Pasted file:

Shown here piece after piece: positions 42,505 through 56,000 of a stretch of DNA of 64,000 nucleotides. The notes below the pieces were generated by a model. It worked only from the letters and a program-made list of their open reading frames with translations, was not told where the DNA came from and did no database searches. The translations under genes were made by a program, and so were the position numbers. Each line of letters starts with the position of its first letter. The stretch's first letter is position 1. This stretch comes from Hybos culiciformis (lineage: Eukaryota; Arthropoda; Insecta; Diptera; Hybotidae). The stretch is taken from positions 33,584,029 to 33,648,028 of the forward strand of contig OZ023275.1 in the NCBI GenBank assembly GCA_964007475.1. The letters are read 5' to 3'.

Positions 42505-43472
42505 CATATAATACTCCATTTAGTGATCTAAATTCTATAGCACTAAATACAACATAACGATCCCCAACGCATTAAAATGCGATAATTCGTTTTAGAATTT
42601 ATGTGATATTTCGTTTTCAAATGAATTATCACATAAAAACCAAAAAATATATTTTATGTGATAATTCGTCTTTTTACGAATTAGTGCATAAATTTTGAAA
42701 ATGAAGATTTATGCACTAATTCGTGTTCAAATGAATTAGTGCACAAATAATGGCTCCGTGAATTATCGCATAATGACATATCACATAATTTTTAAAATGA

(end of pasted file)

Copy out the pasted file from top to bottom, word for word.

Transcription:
Shown here piece after piece: positions 42,505 through 56,000 of a stretch of DNA of 64,000 nucleotides. The notes below the pieces were generated by a model. It worked only from the letters and a program-made list of their open reading frames with translations, was not told where the DNA came from and did no database searches. The translations under genes were made by a program, and so were the position numbers. Each line of letters starts with the position of its first letter. The stretch's first letter is position 1. This stretch comes from Hybos culiciformis (lineage: Eukaryota; Arthropoda; Insecta; Diptera; Hybotidae). The stretch is taken from positions 33,584,029 to 33,648,028 of the forward strand of contig OZ023275.1 in the NCBI GenBank assembly GCA_964007475.1. The letters are read 5' to 3'.

Positions 42505-43472
42505 CATATAATACTCCATTTAGTGATCTAAATTCTATAGCACTAAATACAACATAACGATCCCCAACGCATTAAAATGCGATAATTCGTTTTAGAATTT
42601 ATGTGATATTTCGTTTTCAAATGAATTATCACATAAAAACCAAAAAATATATTTTATGTGATAATTCGTCTTTTTACGAATTAGTGCATAAATTTTGAAA
42701 ATGAAGATTTATGCACTAATTCGTGTTCAAATGAATTAGTGCACAAATAATGGCTCCGTGAATTATCGCATAATGACATATCACATAATTTTTAAAATGA